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Canadian Journal of Gastroenterology
Volume 24, Issue 7, Pages 441-444
Original Article

Diagnostic Yield of Repeat Capsule Endoscopy and the Effect on Subsequent Patient Management

Sigrid Svarta, Brandon Segal, Joanna Law, Ajit Sandhar, Ricky Kwok, Andrew Jacques, Pardis Lakzadeh, and Robert Enns

Department of Medicine, Division of Gastroenterology, St Paul’s Hospital, Vancouver, British Columbia, Canada

Received 17 November 2009; Accepted 24 December 2009

Copyright © 2010 Hindawi Publishing Corporation. This is an open access article distributed under the Creative Commons Attribution License, which permits unrestricted use, distribution, and reproduction in any medium, provided the original work is properly cited.


BACKGROUND: Capsule endoscopy (CE) has been shown to produce a high diagnostic yield in patients with obscure gastrointestinal bleeding (OGIB); however, in those with negative studies, management is controversial. Very few studies have reported on repeat CE in the same patient; data regarding this diagnostic strategy are limited.

OBJECTIVE: To determine the diagnostic yield of repeated CE studies and how this yield affects subsequent patient management.

METHODS: A retrospective chart review of all patients who underwent CE at St Paul’s Hospital (Vancouver, British Columbia) between December 2001 and June 2009 was conducted. Patients who underwent subsequent repeat CE were identified and divided into one of four subgroups. Findings were classified as positive or negative.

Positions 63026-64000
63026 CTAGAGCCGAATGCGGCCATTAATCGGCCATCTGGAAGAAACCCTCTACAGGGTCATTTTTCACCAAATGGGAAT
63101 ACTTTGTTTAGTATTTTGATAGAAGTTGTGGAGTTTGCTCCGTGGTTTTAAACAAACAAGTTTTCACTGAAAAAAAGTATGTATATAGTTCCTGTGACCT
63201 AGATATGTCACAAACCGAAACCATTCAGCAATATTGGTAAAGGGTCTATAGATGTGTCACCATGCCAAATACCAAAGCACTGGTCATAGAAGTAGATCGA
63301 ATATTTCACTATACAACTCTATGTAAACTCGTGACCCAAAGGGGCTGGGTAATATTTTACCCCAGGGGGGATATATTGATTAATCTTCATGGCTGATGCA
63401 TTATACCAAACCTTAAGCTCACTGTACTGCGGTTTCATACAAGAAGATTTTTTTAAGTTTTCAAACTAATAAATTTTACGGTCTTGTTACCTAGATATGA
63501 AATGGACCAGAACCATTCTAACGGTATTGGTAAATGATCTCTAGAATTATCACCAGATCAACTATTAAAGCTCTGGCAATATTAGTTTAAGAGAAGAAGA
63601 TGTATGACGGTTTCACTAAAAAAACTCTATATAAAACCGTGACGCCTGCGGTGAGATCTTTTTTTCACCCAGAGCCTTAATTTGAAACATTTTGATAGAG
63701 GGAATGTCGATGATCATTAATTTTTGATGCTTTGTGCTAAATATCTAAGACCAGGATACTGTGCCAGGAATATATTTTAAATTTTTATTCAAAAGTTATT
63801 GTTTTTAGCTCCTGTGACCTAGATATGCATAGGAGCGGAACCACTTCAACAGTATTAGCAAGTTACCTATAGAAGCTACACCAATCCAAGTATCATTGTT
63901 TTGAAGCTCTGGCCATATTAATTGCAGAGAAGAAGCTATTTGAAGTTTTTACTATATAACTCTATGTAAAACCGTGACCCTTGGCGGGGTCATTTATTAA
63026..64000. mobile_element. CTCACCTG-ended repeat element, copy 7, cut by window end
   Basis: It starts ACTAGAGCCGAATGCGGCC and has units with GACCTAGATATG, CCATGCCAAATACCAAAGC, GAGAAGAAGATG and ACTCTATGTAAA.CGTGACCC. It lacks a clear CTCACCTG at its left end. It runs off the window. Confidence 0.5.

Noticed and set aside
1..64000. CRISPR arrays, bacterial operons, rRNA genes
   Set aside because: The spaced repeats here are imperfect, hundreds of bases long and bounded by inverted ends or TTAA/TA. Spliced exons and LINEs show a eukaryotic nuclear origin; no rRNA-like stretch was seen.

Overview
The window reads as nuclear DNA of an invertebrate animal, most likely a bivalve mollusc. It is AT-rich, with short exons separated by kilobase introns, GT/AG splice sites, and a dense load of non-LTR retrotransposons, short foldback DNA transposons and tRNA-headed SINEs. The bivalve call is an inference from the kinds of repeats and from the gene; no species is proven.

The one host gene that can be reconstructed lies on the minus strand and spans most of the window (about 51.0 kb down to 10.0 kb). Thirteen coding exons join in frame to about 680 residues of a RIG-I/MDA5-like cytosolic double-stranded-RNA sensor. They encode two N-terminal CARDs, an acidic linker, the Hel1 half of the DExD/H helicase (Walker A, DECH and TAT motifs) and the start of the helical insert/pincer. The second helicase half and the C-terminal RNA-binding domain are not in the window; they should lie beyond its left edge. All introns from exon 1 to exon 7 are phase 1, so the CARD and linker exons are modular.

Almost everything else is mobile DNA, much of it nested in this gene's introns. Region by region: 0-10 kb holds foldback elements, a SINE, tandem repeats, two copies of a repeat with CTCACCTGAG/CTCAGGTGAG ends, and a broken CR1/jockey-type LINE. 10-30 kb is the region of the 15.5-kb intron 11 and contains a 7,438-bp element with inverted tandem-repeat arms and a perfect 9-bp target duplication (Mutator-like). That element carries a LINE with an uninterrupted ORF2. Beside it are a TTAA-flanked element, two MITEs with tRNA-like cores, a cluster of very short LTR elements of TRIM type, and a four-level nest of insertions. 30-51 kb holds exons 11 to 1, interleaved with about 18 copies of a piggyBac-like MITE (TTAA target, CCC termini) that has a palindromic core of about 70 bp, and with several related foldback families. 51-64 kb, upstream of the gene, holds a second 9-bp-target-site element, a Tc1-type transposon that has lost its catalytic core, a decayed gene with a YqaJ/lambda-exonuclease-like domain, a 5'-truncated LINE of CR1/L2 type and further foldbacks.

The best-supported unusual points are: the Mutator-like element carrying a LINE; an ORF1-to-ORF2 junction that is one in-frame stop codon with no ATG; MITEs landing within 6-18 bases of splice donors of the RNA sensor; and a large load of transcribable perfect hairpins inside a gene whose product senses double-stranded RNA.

RESULTS: Eighty-two of 676 patients underwent more than one CE study. Group 1 (incomplete study) included 22 patients (27%) and yielded 10 positive findings (45%). Group 2 (screening) comprised four patients (5%) and yielded two positive findings (50%). Group 3 (ongoing symptoms despite previous negative study) totalled 26 patients (32%) and yielded 10 positive findings (38%). Group 4 (previous positive study with treatment/investigation) included 30 patients (37%) and yielded 23 positive findings (77%). Overall, the present study found positive findings in 55% (45 of 82) of repeated CE cases, which resulted in a change in management in 39% (n=32) of the patients.

CONCLUSION: Due to the high diagnostic yield and noninvasive nature of CE, repeat CE appears to be of benefit and should be considered for specific patients before other types of small bowel studies.